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The 10 Most Unnecessary Movie Remakes of The 2010s

20 July 2017 | Features, Film Lists | by Dan Barnes

5. Straw Dogs (2011)

Straw Dogs

The original Straw Dogs was and is one of the most controversial films ever made. This remake, starring James Marsden and Kate Bosworth, is virtually a point-by-point rehash of the original, adding nothing new whatsoever. The difference here is that it lacks the punch that made the original so well-known.

Everything that the first Straw Dogs was able to do was dumbed down in the remake. Coming 40 years after the original, Hollywood is a different place and movies aren’t often as brave. The new film lacked any of that grit and depth that led to the original becoming so hotly debated. There is nothing special about this version.

James Marsden is not Dustin Hoffman, however hard he tries, and this film is not as powerful as the original, as hard as it tries, if indeed it is trying. More truthfully, this is yet another remake that exists to cash on a name and create absolutely nothing unique.

There is no reason for a remake of Straw Dogs to exist, and nobody wanted it.

 

4. Death at a Funeral (2010)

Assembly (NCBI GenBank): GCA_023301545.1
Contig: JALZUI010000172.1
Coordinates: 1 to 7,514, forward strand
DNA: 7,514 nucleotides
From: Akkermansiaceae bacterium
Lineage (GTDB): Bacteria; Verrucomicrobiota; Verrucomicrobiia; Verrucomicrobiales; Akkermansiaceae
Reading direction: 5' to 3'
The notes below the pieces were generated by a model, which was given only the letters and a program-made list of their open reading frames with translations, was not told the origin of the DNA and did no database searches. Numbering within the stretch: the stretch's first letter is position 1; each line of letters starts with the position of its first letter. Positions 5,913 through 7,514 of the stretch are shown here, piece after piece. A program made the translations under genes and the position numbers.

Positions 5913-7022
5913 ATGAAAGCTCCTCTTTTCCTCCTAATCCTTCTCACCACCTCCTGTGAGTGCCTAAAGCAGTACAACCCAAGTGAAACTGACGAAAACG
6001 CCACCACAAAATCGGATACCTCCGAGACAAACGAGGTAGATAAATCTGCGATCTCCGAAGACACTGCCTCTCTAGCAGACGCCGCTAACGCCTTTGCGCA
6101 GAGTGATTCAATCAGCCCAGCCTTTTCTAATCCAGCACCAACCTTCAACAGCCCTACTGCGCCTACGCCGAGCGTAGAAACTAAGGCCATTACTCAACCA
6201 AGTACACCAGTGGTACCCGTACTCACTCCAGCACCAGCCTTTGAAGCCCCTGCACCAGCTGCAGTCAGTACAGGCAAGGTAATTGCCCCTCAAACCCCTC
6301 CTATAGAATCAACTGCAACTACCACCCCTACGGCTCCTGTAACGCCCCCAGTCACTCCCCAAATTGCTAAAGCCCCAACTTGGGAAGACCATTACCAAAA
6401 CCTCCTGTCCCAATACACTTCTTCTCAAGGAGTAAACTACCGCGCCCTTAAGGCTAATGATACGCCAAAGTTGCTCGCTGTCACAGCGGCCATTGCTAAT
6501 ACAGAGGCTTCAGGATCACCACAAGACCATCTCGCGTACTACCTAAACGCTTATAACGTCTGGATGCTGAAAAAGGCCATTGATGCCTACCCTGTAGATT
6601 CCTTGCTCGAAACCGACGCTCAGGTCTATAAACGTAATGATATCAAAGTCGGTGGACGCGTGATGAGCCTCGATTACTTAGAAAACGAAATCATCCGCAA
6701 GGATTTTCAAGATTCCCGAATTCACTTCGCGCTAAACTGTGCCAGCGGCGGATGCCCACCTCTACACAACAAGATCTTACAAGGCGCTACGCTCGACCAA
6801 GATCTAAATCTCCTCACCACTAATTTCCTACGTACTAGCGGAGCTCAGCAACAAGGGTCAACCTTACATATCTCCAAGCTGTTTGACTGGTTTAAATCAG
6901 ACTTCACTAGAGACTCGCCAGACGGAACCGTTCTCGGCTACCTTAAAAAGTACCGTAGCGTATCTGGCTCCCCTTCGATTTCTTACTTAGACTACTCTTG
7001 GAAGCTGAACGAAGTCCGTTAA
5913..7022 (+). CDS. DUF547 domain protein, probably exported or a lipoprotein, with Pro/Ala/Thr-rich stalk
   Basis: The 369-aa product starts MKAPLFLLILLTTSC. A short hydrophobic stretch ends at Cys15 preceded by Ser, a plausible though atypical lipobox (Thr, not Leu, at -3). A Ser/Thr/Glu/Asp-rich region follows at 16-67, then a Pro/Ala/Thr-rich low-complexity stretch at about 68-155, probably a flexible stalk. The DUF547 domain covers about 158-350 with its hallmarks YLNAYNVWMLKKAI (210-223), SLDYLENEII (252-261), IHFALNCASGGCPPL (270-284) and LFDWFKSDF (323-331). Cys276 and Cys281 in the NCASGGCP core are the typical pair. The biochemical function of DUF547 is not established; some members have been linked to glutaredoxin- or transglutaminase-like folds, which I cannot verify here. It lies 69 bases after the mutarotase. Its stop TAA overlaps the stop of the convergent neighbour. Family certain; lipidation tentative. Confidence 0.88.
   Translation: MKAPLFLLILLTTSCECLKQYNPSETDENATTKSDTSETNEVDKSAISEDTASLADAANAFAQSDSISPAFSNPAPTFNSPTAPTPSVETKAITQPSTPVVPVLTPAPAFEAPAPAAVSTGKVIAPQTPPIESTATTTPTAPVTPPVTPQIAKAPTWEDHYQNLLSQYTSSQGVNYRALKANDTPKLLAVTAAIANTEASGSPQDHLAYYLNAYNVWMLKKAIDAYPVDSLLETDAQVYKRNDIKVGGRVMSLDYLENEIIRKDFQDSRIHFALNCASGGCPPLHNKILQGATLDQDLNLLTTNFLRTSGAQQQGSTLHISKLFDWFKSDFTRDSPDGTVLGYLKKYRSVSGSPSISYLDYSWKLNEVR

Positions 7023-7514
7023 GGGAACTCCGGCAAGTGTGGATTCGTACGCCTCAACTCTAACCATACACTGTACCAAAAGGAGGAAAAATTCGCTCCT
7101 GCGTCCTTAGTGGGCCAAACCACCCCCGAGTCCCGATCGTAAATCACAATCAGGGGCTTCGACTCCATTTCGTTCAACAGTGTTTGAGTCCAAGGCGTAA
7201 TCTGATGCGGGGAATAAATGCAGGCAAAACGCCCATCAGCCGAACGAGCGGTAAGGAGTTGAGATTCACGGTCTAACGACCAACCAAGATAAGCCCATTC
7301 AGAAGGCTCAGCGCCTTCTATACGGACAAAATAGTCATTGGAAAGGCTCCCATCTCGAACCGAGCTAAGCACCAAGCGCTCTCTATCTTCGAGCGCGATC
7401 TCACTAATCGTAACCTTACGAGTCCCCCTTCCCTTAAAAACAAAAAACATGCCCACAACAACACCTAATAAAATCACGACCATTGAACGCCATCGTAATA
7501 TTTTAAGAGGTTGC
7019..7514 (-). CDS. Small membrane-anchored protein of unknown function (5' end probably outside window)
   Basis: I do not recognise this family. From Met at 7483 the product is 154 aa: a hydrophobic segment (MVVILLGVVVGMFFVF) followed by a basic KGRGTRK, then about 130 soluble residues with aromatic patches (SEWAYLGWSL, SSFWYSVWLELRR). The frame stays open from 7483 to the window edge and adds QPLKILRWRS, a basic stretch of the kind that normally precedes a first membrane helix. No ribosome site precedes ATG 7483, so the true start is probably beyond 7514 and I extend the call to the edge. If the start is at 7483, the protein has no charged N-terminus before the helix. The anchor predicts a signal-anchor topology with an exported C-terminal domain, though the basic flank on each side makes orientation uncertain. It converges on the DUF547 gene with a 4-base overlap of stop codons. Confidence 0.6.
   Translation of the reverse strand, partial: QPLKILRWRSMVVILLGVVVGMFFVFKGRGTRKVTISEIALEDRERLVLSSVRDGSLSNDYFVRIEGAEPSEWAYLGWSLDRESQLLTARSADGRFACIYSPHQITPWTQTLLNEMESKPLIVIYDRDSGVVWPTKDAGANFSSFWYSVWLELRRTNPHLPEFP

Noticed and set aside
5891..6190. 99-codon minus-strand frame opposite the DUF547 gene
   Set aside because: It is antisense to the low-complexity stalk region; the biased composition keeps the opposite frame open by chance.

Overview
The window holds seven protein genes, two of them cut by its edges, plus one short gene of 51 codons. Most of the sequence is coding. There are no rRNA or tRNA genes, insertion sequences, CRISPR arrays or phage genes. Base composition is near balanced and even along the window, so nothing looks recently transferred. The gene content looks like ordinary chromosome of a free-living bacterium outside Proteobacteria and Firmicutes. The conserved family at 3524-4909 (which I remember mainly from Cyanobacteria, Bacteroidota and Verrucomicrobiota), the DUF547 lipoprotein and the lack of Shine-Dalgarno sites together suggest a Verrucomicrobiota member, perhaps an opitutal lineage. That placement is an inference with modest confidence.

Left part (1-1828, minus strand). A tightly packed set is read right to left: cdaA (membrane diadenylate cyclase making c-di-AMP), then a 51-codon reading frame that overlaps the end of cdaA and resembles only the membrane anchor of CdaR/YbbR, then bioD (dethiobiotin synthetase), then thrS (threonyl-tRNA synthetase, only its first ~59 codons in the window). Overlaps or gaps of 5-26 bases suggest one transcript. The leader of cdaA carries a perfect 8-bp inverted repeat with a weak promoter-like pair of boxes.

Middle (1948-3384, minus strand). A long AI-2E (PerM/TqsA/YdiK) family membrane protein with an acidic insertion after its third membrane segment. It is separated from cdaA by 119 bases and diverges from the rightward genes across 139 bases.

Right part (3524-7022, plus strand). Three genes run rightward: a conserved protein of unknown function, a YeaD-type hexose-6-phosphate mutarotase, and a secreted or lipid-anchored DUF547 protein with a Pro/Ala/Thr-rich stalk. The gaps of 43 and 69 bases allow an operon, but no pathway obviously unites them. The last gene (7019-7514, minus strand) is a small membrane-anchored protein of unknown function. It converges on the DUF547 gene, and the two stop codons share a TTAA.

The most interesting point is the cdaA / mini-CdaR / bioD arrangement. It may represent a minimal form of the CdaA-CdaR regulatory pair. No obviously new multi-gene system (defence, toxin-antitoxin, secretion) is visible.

A common mistake that remakes make is being made too soon after the original. Well, Death at a Funeral came out just three years after the first, which is nothing short of ridiculous.

The original British film did okay with critics. It didn’t do amazing and it was far from a classic, but it was acceptable. It wasn’t exactly a remake that was going to offend anyone, but it was still incredibly unnecessary.

All the new film seemed to do was make the cast and the style of comedy a bit more American, and not much else. It does absolutely nothing different, other than try to make the film more global in its appeal.

The original was fine. It wasn’t terrible, nor was it amazing. The remake was about the same, no better and no worse than an already mediocre film, being released just three years later.

Honestly, what was the point of this?

 

3. A Nightmare on Elm Street (2010)

A Nightmare on Elm Street

This is a Michael Bay produced remake of a 1984 horror classic directed by the legendary Wes Craven. What else do you need to know?

This film was bad in most senses of the word. It was visually competent enough, but it lacked the creepiness of the original. This felt no more special than any other generic horror movie churned out by the Hollywood machine, designed specifically to make money.

Jackie Earle Haley tried his best as Freddy Krueger, but could not match the iconic performance originally given by Robert Englund. The character himself was brought down by backstory, becoming less of a terrifying villain than he used to be.

This film was standard Hollywood fare, lacking in scares or an interesting villain, capitalising on the success of a far superior classic of the genre. Even Rooney Mara couldn’t save this movie. It’s already fallen into obscurity, and that’s where it shall forever remain.

 

2. Ben-Hur (2016)